More generally, if the labor market is not enticing students to pursue particular fields, should public policy push them to do so? Manufacturers, for example, have long complained about the shortage of students interested in machinist training programs and assert that the cause has been that schools and guidance counsellors were not advocating for those programs. But the pay for such jobs has declined by 20 percent in real terms over the past two decades while the skill requirements for those jobs have shifted toward computer use, a field with better pay. The number of machinist jobs has already declined by 20 percent in that period (the total number of jobs in the economy has increased by 40 percent) and is expected to decline further (Cappelli 2012). The reasons why there has been a decline in the number of students taking vocational education courses that could prepare them for manufacturing jobs merits further attention, but we should not assume that it is independent from the attractiveness of the jobs offered at the end of those programs.Of course, I find this paper compelling and worthwhile, but I would, wouldn't I? Read the whole thing -- I have more comments later.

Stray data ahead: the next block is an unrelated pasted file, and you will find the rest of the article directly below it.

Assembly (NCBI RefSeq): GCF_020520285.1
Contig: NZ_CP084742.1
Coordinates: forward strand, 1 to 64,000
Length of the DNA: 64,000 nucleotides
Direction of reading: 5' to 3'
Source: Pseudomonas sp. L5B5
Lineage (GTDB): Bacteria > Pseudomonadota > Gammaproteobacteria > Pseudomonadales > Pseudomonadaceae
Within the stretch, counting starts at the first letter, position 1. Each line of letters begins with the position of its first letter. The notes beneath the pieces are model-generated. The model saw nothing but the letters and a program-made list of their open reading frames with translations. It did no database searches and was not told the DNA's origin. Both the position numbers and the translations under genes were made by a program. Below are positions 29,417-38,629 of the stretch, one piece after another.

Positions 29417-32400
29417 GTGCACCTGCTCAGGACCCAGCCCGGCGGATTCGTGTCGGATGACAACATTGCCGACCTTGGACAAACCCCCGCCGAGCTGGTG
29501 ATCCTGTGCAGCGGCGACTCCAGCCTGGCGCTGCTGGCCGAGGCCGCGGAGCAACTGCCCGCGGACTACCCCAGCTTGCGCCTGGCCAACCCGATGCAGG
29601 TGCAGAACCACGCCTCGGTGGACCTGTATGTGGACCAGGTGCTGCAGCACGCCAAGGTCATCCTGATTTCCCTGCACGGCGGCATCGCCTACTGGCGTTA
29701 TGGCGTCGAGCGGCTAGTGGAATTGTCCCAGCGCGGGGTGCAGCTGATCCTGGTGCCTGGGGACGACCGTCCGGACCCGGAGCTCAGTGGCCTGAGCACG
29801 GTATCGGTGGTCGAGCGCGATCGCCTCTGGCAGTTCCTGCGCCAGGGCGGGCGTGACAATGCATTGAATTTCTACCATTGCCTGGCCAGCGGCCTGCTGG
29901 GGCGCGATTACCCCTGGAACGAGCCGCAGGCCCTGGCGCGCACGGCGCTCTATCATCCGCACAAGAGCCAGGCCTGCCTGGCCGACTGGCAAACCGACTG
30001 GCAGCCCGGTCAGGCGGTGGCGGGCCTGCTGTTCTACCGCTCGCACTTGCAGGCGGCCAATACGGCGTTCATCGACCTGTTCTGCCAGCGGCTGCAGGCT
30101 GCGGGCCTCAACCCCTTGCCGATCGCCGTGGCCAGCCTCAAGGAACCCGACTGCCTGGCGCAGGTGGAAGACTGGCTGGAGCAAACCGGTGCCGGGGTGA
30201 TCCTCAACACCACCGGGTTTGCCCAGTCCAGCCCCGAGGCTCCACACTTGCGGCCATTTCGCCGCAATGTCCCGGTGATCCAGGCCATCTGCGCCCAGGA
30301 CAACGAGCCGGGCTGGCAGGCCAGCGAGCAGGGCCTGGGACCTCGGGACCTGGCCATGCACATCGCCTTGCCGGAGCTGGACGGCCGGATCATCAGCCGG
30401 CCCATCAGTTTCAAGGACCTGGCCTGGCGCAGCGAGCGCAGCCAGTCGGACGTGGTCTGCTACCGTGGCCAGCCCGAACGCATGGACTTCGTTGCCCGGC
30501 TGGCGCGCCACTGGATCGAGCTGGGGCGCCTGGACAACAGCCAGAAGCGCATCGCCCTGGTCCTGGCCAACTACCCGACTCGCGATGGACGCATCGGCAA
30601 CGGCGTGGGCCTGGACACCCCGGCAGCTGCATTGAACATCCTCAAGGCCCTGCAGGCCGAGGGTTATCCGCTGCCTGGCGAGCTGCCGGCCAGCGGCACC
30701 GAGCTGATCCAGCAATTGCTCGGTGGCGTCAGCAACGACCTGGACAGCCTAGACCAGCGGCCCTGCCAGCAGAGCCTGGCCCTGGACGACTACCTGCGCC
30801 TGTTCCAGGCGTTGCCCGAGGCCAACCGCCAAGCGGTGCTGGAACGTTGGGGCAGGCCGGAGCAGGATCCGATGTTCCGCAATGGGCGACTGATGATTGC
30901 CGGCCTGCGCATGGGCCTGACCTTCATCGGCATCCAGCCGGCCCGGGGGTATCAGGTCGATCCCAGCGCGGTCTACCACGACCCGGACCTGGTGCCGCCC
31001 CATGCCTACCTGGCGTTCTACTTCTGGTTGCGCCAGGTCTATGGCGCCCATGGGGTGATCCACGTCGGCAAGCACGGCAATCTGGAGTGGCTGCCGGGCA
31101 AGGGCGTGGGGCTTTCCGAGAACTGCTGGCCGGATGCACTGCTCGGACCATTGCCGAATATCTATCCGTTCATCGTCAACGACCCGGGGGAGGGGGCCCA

UPDATE: I don't know why, but it seems that people are having a paywall for the NBER and I did not. Here's a Google Docs version.